Title: The humanization of a doctor through a clown lens
Author: Gustavo Henrique Sumnienski Bertoldi and Gustavo Henrique Alves Manhaguanha
NMO: IFMSA BRAZIL UNIVILLE
Theme: SC, SCOME
Email: [email protected]
A doctor’s first rule is to do no harm, the second is to treat and help the patient. To do that, we spend countless hours reading physiology, pathology, pediatrics and what not, and looking inside corpses to understand the anatomy of the patient’s body, but do we really understand the patient’s needs, insecurities, dilemmas and feelings? We as doctors tend to get too worried about knowing what exams to do, what pills to prescribe and what diagnosis to cite, and often forget to connect with the human in the room!
The project Palhaçoterapia (clown therapy)1 gave us a way to approach the patient in the harshest moments and make him forget a little bit about his problem and remember that he is a human being. The goal of the clown therapy is the implementation of clown techniques derived from circus art, for the context of the disease, in order to improve the patient’s mood and mental state. The impact on our lives is far greater than the good we do for the patient. It teaches us doctors how to put ourselves in the other person’s shoes and to see not only what he has seen, but also feel what he has felt in coping with his illness. This process is called humanization; it’s looking at the patient, not through him.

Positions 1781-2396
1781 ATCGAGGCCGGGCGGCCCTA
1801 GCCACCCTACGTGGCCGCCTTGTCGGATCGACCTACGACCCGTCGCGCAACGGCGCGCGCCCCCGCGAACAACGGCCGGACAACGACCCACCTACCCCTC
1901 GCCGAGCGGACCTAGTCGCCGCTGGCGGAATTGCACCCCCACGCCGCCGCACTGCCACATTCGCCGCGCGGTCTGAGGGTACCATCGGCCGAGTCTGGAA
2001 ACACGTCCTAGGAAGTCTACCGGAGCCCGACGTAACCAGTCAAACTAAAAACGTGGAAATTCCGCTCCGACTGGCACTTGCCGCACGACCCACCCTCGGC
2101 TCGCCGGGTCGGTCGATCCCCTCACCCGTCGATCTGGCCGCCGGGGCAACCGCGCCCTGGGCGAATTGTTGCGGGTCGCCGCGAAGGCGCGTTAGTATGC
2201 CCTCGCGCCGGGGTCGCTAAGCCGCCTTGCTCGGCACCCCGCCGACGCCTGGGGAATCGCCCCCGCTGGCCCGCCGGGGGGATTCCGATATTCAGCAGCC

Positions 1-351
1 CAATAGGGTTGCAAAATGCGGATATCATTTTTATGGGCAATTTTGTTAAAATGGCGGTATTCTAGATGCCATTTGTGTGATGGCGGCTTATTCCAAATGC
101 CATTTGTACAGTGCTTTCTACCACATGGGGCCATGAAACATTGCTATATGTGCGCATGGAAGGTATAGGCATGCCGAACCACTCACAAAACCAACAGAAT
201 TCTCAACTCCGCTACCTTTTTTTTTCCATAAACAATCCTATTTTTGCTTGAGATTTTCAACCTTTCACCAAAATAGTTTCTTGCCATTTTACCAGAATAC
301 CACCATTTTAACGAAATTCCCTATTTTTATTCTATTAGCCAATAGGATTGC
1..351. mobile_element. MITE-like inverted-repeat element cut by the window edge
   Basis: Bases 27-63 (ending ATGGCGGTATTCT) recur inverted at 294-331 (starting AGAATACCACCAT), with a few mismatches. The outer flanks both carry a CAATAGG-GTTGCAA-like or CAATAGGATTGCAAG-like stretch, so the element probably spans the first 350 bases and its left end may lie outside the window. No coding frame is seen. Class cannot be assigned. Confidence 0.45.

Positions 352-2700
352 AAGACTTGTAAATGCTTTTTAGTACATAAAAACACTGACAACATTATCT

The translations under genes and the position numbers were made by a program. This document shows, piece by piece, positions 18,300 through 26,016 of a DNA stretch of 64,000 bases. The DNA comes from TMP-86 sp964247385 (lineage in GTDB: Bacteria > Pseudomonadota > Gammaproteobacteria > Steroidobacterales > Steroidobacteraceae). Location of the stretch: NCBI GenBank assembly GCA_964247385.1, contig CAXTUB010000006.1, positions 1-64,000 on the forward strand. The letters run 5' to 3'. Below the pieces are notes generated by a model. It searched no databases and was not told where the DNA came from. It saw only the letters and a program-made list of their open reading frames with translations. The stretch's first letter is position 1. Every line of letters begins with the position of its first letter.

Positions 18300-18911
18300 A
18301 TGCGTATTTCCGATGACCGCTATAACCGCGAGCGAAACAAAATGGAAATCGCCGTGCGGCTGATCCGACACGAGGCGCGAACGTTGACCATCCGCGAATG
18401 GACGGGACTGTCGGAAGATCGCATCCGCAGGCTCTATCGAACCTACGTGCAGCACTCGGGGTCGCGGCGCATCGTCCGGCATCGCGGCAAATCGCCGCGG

On a regular day in October 2019, we entered a room where a 17-year old boy, who had been battling cancer for several years, was getting his treatment. We expected him to be sad, and not willing to interact with anyone, but he had a big smile on his face as soon as he saw us. He told us to come in and play with him before we even said a single word. He sang, did some magic tricks, made some jokes and yet his smile never faltered once. Later on, we found out that our beloved clown had paid him a visit just minutes before we went into his room.
At that moment we realized that he didn’t want a doctor or a nurse fawning over him day and night; he wanted to be the light in the room and to be seen as a person that can accomplish anything. This is what this project is about. It’s about loving and supporting each other, and maintaining hopeful attitude no matter what. It’s about connecting souls and being a humane and empathic person.
- de Camargo Catapan S, de Oliveira WF, Rotta TM. Clown therapy in the hospital setting: A review of the literature. Ciênc. saúde coletiva [online]. 2019, vol.24, n.9 [cited 2020-01-24], pp.3417-3429. Available from: http://www.scielo.br/scielo.php?script=sci_arttext&pid=S1413-81232019000903417&lng=en&nrm=iso
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